Every.Now.Then: Reframing Nationhood
Art Gallery of Ontario, June 28, 2017 – December 10, 2017
Every. Now. Then: Reframing Nationhood explores three urgent questions through the eyes of some of the country’s best emerging and established artists: where has Canada come from, what it is now, and where is it going?
The 150th anniversary of Canada is a moment to rewrite and reclaim the official narrative of Canadian history and move into the future with new insight. Acknowledging that Canada’s sesquicentennial represents a narrow slice of time in the larger historical record of the land, the artworks featured in this exhibition engage with a broad range of cultural, traditional, spiritual and land-based stories. At the heart of the exhibition is the belief that Canada is a dynamic work in progress anchored by strong Indigenous voices and a complexity of cultures and identities.
The multimedia installation features new and recent projects by artists from across Canada, including Gu Xiong and Yu Gu, Robert Houle, Meryl McMaster, Seth, Esmaa Mohamoud, Ed Pien and Shuvinai Ashoona, among many others who are shaping Canada’s next generation of artists.
Curated by Andrew Hunter (the AGO’s Fredrik S. Eaton Curator, Canadian Art) and Anique Jordan.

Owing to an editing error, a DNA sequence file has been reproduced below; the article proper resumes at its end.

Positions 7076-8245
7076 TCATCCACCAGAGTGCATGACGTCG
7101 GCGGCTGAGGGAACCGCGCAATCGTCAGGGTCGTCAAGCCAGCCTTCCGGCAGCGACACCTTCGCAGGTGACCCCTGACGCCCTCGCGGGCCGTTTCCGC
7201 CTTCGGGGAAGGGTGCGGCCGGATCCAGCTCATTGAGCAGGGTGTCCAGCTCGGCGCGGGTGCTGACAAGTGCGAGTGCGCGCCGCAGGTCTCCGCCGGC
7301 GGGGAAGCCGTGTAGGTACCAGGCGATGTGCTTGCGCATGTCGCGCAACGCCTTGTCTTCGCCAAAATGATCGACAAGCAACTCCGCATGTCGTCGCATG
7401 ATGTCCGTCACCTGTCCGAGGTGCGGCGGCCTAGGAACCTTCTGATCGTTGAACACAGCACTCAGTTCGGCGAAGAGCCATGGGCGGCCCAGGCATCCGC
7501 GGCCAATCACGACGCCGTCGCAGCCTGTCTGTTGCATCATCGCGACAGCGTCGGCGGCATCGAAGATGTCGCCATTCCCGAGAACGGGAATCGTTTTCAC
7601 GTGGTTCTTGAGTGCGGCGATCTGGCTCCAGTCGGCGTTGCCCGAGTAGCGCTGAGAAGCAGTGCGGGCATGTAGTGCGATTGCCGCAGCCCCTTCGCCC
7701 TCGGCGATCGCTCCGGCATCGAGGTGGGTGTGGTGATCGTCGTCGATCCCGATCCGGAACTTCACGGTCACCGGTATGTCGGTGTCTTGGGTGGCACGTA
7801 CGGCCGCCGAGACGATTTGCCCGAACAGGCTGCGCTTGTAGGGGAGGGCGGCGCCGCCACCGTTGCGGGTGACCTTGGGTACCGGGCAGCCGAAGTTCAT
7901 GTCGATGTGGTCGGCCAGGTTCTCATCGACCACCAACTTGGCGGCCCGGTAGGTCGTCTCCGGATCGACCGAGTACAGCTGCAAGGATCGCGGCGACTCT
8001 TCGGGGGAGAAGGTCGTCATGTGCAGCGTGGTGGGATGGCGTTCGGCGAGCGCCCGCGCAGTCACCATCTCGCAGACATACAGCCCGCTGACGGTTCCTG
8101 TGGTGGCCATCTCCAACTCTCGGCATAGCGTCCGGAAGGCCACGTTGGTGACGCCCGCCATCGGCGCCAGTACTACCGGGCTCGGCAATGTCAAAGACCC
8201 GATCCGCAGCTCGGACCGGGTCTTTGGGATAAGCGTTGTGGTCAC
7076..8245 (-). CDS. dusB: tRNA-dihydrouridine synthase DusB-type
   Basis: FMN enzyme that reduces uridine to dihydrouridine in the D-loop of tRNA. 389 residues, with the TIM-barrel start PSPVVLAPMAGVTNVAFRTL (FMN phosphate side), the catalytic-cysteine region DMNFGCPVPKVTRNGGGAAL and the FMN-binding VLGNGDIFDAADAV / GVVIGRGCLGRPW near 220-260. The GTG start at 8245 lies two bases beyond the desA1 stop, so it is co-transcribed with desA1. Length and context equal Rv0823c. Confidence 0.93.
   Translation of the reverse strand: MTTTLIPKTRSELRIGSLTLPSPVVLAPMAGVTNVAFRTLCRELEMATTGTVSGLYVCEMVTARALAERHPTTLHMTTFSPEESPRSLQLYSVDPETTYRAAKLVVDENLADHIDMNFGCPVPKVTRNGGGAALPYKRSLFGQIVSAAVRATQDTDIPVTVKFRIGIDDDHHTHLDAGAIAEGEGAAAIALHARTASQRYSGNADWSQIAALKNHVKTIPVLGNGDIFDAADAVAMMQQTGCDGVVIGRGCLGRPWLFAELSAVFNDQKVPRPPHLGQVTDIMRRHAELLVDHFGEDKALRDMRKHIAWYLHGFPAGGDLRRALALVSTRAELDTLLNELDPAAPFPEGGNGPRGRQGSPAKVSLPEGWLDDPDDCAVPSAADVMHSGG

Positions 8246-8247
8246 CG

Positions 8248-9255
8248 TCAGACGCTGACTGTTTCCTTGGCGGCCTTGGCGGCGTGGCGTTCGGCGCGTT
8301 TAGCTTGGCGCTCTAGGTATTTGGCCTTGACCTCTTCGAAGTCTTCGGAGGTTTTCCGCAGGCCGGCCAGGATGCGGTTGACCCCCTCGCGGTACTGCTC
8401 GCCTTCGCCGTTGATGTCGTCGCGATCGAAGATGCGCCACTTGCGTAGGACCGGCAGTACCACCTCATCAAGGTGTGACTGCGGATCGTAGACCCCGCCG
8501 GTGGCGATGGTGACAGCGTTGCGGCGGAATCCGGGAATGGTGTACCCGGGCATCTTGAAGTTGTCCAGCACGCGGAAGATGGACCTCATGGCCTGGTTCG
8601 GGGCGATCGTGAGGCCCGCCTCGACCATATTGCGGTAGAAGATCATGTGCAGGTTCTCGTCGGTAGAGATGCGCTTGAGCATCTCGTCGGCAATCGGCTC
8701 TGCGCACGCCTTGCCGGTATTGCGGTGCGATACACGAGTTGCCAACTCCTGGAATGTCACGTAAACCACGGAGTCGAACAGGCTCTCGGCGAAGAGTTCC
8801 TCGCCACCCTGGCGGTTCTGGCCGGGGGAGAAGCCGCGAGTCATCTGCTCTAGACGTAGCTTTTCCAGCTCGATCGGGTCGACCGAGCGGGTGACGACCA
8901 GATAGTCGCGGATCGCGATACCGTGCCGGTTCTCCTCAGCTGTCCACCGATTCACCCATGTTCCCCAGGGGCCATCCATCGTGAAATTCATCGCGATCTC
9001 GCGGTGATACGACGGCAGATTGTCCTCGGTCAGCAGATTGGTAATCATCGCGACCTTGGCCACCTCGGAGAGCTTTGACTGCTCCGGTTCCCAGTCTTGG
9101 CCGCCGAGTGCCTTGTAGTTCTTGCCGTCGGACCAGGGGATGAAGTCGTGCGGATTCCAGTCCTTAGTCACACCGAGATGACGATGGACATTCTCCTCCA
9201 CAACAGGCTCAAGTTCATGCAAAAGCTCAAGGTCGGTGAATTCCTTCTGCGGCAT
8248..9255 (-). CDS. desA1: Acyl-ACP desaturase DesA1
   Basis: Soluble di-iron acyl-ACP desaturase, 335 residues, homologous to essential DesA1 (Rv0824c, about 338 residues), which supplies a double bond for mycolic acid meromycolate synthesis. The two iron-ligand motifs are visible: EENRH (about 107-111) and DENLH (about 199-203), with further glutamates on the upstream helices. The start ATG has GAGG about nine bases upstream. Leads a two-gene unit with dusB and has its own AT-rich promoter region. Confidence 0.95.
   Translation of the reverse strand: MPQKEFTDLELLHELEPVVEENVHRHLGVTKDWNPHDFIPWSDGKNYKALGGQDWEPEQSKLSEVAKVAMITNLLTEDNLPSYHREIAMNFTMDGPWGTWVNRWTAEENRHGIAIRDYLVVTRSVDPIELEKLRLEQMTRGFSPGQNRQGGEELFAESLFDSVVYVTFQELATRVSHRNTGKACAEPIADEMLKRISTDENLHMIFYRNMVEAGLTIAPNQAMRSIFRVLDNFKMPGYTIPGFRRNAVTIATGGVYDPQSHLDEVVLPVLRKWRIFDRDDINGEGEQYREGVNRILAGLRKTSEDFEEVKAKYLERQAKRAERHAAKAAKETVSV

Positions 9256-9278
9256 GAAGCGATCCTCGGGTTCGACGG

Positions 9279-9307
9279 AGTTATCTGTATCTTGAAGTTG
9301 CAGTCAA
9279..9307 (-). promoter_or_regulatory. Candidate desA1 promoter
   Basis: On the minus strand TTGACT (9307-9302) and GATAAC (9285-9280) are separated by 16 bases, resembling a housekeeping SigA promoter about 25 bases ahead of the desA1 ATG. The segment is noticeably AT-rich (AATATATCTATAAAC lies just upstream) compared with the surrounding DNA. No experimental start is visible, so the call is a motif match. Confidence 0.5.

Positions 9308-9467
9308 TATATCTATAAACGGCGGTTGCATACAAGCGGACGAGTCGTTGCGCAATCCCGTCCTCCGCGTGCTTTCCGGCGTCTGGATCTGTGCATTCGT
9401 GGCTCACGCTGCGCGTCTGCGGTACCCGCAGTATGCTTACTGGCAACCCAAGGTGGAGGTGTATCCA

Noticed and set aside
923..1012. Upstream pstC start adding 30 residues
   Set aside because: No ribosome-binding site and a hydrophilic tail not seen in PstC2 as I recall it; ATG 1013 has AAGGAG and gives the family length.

For more see: http://www.ago.net/every-now-then-reframing-nationhood
Song for the Beloved
Liberty Hall, Jamaica, May 2015
Hemispheric Institute of Performance and Politics, Santiago, Chile, July 2016
UCLA, United States of America, May 2017
Song for the Beloved is an interactive performance honoring those who have died from urban violence in Kingston, Jamaica linking these experiences to other forms of violence in communities around the world. Through visual arts and performance, participants negotiate contested memories across differences as an act of re-creating and repairing the past in the present.
Song for the Beloved blends visual art, site specific public performance, theatre, and new media. It has been mounted in adapted versions in Kingston, Jamaica; Toronto, Canada; Bogotá, Colombia; New York and New Jersey, United States. Song was first dedicated to the lives lost during the 2010 West Kingston Incursion in which seventy people were killed, mainly by the Jamaican police and army. The 2017 exhibition was dedicated to the Toronto chapter of Black Lives Matter.
Curated by Honor Ford-Smith and Anique Jordan.
For more information: https://forevermissed.wordpress.com/category/project-updates/